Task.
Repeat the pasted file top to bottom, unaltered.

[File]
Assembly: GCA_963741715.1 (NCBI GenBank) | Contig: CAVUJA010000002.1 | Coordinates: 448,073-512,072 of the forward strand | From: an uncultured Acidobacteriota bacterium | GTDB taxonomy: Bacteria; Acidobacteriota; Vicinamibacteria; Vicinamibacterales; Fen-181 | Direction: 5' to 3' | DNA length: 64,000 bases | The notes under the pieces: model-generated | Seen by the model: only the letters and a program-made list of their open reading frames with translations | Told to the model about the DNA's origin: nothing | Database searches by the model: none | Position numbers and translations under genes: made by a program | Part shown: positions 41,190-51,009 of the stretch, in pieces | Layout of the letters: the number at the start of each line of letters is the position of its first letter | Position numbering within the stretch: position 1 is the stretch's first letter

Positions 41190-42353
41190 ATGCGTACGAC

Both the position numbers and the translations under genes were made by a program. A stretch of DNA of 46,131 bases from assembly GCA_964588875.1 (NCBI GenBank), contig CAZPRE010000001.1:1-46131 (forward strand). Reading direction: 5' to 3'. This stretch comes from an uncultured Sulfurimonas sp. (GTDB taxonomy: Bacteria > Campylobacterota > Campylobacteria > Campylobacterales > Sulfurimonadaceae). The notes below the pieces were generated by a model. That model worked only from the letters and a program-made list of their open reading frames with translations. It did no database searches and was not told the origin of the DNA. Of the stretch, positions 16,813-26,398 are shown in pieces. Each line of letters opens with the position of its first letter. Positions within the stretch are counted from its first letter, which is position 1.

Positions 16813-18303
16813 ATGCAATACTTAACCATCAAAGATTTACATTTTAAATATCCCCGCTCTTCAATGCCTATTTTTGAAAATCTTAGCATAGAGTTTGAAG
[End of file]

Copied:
Assembly: GCA_963741715.1 (NCBI GenBank) | Contig: CAVUJA010000002.1 | Coordinates: 448,073-512,072 of the forward strand | From: an uncultured Acidobacteriota bacterium | GTDB taxonomy: Bacteria; Acidobacteriota; Vicinamibacteria; Vicinamibacterales; Fen-181 | Direction: 5' to 3' | DNA length: 64,000 bases | The notes under the pieces: model-generated | Seen by the model: only the letters and a program-made list of their open reading frames with translations | Told to the model about the DNA's origin: nothing | Database searches by the model: none | Position numbers and translations under genes: made by a program | Part shown: positions 41,190-51,009 of the stretch, in pieces | Layout of the letters: the number at the start of each line of letters is the position of its first letter | Position numbering within the stretch: position 1 is the stretch's first letter

Positions 41190-42353
41190 ATGCGTACGAC

Both the position numbers and the translations under genes were made by a program. A stretch of DNA of 46,131 bases from assembly GCA_964588875.1 (NCBI GenBank), contig CAZPRE010000001.1:1-46131 (forward strand). Reading direction: 5' to 3'. This stretch comes from an uncultured Sulfurimonas sp. (GTDB taxonomy: Bacteria > Campylobacterota > Campylobacteria > Campylobacterales > Sulfurimonadaceae). The notes below the pieces were generated by a model. That model worked only from the letters and a program-made list of their open reading frames with translations. It did no database searches and was not told the origin of the DNA. Of the stretch, positions 16,813-26,398 are shown in pieces. Each line of letters opens with the position of its first letter. Positions within the stretch are counted from its first letter, which is position 1.

Positions 16813-18303
16813 ATGCAATACTTAACCATCAAAGATTTACATTTTAAATATCCCCGCTCTTCAATGCCTATTTTTGAAAATCTTAGCATAGAGTTTGAAG